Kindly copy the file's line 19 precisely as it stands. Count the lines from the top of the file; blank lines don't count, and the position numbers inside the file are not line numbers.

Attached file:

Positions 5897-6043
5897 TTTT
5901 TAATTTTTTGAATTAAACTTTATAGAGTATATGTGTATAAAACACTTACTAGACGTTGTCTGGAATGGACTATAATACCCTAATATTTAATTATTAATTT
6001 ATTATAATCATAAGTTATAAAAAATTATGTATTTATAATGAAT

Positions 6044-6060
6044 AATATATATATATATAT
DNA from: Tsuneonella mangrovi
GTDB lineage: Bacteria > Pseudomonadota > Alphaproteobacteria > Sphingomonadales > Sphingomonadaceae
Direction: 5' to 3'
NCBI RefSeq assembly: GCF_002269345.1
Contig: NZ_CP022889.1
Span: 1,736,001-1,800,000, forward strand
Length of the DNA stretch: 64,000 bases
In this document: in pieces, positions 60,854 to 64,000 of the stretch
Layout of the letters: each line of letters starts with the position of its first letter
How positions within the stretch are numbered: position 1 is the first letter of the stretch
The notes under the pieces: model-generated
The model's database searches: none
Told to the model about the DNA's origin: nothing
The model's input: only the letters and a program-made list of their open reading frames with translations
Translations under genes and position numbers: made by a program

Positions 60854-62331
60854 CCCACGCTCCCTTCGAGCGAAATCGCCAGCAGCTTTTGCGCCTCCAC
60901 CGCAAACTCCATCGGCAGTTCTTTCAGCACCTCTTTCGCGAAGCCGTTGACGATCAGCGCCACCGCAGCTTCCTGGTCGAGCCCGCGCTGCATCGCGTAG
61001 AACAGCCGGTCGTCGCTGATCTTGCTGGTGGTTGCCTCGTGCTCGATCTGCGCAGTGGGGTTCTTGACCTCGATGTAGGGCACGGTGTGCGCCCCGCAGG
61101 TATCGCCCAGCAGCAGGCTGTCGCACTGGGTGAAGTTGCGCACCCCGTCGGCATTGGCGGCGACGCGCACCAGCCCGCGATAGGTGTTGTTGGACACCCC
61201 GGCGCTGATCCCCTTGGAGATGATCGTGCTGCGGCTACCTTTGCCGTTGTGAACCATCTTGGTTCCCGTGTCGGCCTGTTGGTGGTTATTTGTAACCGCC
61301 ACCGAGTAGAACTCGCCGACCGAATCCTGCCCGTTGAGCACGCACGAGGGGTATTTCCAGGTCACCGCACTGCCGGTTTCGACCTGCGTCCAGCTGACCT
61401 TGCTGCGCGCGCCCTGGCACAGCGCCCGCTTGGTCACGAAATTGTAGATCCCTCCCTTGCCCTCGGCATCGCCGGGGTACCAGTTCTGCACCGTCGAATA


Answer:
Told to the model about the DNA's origin: nothing